Barba.js - Fluid smooth page transitions

Include Barba.js at the bottom of both HTML files.

<script src="https://unpkg.com/@barba/core"></script>
<script src="https://cdnjs.cloudflare.com/ajax/libs/gsap/3.3.4/gsap.min.js"></script>
<script src="js/main.js" defer></script>

I am also including GreenSock because Barba.js is not an animation library – it only takes care of content loading.

Your preferred animation library and style of page transition is completely up to you.

I tend to choose GreenSock for its flexibility and easy functionality. I have also become very familiar with it.

If you want to learn how to use GreenSock from scratch, check out GreenSock 101.

There are plenty of other animation libraries that would also work well, such as popmotion, animejs, mojs or spirit.

3. HTML Markup

Barba.js requires two special data-attributes somewhere in your markup.

<body data-barba="wrapper">
    <!-- content that stays the same on all pages - eg. header -->
    <div id="intro" data-barba="container">
        <!-- content that will change from page to page -->
    </div>
    <!-- content that stays the same on all pages - eg. footer -->
</div>

data-barba="wrapper" specifies the main wrapper of your page structure. This could be in the body or any other HTML element.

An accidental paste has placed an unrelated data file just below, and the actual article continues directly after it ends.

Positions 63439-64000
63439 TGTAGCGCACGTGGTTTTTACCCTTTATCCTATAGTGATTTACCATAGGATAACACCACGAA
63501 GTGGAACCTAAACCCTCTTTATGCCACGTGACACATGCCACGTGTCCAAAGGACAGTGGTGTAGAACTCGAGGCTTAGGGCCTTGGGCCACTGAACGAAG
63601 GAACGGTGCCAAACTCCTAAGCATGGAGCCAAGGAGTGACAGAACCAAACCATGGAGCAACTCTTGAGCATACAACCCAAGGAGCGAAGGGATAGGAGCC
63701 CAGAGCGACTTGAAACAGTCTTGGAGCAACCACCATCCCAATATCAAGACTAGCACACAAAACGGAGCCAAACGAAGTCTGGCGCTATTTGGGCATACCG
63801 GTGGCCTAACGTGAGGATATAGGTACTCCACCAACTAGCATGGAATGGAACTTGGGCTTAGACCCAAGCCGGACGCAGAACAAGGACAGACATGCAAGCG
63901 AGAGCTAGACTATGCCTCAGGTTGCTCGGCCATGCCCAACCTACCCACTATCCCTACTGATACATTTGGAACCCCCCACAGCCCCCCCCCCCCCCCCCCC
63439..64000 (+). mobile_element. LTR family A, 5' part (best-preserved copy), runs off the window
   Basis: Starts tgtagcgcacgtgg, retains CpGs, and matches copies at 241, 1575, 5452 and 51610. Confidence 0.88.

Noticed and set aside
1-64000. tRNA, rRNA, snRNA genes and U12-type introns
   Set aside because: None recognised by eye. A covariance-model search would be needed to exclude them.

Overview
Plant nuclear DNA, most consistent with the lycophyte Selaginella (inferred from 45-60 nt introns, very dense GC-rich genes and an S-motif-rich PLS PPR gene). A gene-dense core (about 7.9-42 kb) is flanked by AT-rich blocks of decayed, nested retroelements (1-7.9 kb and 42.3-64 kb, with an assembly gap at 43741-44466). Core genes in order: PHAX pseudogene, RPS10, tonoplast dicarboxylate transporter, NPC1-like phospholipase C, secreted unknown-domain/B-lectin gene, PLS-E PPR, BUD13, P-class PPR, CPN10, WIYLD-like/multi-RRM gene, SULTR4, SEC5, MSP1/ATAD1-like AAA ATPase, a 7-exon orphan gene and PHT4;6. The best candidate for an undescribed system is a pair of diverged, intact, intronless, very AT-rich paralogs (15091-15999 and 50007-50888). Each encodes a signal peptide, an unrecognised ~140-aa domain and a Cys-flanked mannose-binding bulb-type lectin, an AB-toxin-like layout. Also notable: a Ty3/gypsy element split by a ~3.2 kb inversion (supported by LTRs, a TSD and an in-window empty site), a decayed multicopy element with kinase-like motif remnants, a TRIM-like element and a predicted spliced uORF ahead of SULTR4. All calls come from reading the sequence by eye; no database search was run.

data-barba="container" is a section of your page which will be “reloaded or updated,” with the incoming content from the other page.

Anything outside of the container will not change between the page transitions.

You can use any markup you want, the only requirement is that the wrapper always needs to wrap the container.

4. Init Barba.js

barba.init({
    transitions: [{
        async leave() {
            await loaderIn();
        },
        enter() {
            loaderAway();
        }
    }]
});

In the main.js, we then initiate Barba.js to create our transition.

leave() will be executed first, followed by enter().

loaderIn() is a function that returns GSAP tween which stretches our .loader to cover the whole screen.

loaderAway() is a function that returns GSAP tween which scales the loader back to scaleX:0, when the new page is loaded underneath it.

5. GreenSock Animations

Page Transitions Tutorial

Now let’s have a look at the two tweens which create the transition.

function loaderIn() {
    // GSAP tween to stretch the loading screen across the whole screen
    return gsap.fromTo(loader, 
        {
            rotation: 10,
            scaleX: 0,
            xPercent: -5
        },
        { 
            duration: 0.8,
            xPercent: 0,
            scaleX: 1, 
            rotation: 0,
            ease: 'Power4.inOut',